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Available for rent
85 min
Austria, 2016

Original music : Thomas Hohl Production : WILDart FILM
French, English



Vienna by night. A seemingly timeless bar, where young Bulgarian Roma offer their services, is our starting point and topographic centre. Frail boys by day, kings by night. They have come to Vienna in search of freedom and easy money. They sell their bodies as if it were all they had. The only reassuring feeling that they have is that of belonging to a group, that which sometimes consoles them, and other times, might warm them up. But the nights are long and unpredictable. Chiha makes a film with these marginalized characters, creating a space in which they take center stage, and are able to stage themselves, for the camera, their own lives and living conditions. A tender and empathetic hymn to the terrible poetry of life and of survival as well as an ode to solidarity.

A word from Tënk

By the shores of the Danube, in the shadow of container ships and suspension bridges, the Austrian filmmaker Patric Chiha immerses himself in the Viennese night in order to earn the trust of the young Bulgarian Roma who came there to offer their sex work services in the bars of the imperial city at night.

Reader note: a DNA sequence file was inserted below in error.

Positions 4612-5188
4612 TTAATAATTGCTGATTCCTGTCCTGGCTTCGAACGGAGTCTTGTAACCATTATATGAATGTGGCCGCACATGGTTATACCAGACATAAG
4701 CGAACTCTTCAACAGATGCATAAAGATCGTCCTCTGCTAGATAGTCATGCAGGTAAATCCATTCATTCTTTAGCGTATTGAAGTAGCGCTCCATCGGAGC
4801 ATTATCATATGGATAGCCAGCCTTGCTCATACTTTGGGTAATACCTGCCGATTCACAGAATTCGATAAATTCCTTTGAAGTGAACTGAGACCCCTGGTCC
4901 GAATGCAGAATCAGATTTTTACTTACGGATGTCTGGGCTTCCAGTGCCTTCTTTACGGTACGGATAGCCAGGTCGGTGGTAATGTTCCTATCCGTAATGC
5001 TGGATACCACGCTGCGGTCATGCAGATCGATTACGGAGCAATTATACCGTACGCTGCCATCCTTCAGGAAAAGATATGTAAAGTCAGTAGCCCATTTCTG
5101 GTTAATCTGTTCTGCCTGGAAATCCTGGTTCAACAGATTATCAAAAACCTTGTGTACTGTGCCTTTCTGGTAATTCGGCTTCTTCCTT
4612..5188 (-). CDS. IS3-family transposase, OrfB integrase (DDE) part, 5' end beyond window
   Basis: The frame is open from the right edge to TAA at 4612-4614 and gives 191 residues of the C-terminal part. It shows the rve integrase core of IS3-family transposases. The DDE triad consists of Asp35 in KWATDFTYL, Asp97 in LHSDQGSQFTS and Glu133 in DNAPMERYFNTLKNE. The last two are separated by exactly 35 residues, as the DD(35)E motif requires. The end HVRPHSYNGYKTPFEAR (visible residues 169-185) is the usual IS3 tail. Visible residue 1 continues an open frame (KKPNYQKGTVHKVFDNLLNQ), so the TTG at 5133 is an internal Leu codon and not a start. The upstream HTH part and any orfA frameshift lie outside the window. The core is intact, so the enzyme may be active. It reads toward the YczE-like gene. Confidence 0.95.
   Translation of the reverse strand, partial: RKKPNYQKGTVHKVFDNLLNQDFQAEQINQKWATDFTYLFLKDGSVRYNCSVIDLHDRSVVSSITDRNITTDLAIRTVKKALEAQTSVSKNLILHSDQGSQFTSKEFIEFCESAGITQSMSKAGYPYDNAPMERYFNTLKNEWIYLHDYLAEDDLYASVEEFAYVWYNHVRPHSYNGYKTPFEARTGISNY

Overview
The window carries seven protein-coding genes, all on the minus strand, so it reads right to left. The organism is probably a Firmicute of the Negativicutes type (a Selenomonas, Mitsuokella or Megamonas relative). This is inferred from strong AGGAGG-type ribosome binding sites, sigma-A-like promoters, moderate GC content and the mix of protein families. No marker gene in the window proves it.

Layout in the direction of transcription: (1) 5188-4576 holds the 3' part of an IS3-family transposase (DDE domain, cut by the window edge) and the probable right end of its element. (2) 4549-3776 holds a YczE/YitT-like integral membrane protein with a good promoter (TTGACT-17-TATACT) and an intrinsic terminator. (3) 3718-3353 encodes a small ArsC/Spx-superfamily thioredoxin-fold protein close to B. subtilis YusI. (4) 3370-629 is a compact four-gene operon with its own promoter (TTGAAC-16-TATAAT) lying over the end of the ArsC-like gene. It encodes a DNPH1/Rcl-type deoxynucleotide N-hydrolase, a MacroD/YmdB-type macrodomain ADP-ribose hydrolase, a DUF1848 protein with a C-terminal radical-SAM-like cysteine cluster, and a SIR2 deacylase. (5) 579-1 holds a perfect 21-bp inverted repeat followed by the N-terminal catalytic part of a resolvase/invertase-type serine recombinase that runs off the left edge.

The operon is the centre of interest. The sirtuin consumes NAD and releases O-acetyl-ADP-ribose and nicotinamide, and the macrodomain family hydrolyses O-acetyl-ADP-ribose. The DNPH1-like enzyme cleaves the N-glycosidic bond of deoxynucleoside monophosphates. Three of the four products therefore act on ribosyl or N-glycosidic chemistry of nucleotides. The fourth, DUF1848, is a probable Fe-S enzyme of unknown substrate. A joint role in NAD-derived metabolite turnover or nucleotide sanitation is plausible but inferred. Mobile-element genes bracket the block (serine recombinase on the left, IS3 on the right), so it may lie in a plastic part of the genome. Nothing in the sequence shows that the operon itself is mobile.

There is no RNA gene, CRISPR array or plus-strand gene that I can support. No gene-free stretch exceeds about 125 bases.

A film depicting a group, almost a pack. Chiha gradually moves away from a naturalistic representation of reality in order to build a magnetic portrait of a disobedient and (hyper) conscious masculinity. 
If faced with the camera, the film’s subjects replay with a disarming ease the artifice of seduction but also the daily exploitation of their flesh. By threading together immigration stories and homoerotic imagery, the filmmaker reveals a strange deception hidden beneath the uprooting of the trade in bodies.
As such, the evident pleasure that the film’s various personalities experience in putting themselves centre stage and revealing themselves through “the game”, allows the film to portray–as if breaking through into an inaccessible world–a more free and complex view of their precarious condition. It is in these suspended moments that the film manages, somewhere between grace and disorientation, to capture and to transmit a feeling of absolute reality.




Terence Chotard



Item 1 of 4
Item 1 of 4

Item 1 of 4